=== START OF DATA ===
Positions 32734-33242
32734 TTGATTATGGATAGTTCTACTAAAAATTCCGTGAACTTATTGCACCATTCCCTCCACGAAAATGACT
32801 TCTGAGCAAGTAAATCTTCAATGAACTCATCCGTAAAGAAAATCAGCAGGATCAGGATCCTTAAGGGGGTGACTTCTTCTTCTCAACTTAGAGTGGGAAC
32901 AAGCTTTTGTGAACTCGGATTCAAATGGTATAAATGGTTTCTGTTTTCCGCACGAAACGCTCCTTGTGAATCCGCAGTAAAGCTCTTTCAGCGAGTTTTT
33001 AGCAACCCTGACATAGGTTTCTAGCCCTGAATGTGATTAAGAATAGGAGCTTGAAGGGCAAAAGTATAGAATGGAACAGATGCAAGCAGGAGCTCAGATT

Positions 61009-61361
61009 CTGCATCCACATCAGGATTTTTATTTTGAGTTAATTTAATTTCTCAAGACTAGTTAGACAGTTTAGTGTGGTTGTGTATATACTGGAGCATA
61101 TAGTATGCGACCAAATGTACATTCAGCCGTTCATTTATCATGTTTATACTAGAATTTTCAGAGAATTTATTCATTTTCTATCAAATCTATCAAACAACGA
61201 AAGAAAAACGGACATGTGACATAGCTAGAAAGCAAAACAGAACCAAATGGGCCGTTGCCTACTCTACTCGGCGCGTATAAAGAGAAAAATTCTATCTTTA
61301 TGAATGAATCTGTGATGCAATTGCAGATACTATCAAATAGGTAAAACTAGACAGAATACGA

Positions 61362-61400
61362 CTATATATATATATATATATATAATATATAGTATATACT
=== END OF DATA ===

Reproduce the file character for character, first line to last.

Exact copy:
Positions 32734-33242
32734 TTGATTATGGATAGTTCTACTAAAAATTCCGTGAACTTATTGCACCATTCCCTCCACGAAAATGACT
32801 TCTGAGCAAGTAAATCTTCAATGAACTCATCCGTAAAGAAAATCAGCAGGATCAGGATCCTTAAGGGGGTGACTTCTTCTTCTCAACTTAGAGTGGGAAC
32901 AAGCTTTTGTGAACTCGGATTCAAATGGTATAAATGGTTTCTGTTTTCCGCACGAAACGCTCCTTGTGAATCCGCAGTAAAGCTCTTTCAGCGAGTTTTT
33001 AGCAACCCTGACATAGGTTTCTAGCCCTGAATGTGATTAAGAATAGGAGCTTGAAGGGCAAAAGTATAGAATGGAACAGATGCAAGCAGGAGCTCAGATT

Positions 61009-61361
61009 CTGCATCCACATCAGGATTTTTATTTTGAGTTAATTTAATTTCTCAAGACTAGTTAGACAGTTTAGTGTGGTTGTGTATATACTGGAGCATA
61101 TAGTATGCGACCAAATGTACATTCAGCCGTTCATTTATCATGTTTATACTAGAATTTTCAGAGAATTTATTCATTTTCTATCAAATCTATCAAACAACGA
61201 AAGAAAAACGGACATGTGACATAGCTAGAAAGCAAAACAGAACCAAATGGGCCGTTGCCTACTCTACTCGGCGCGTATAAAGAGAAAAATTCTATCTTTA
61301 TGAATGAATCTGTGATGCAATTGCAGATACTATCAAATAGGTAAAACTAGACAGAATACGA

Positions 61362-61400
61362 CTATATATATATATATATATATAATATATAGTATATACT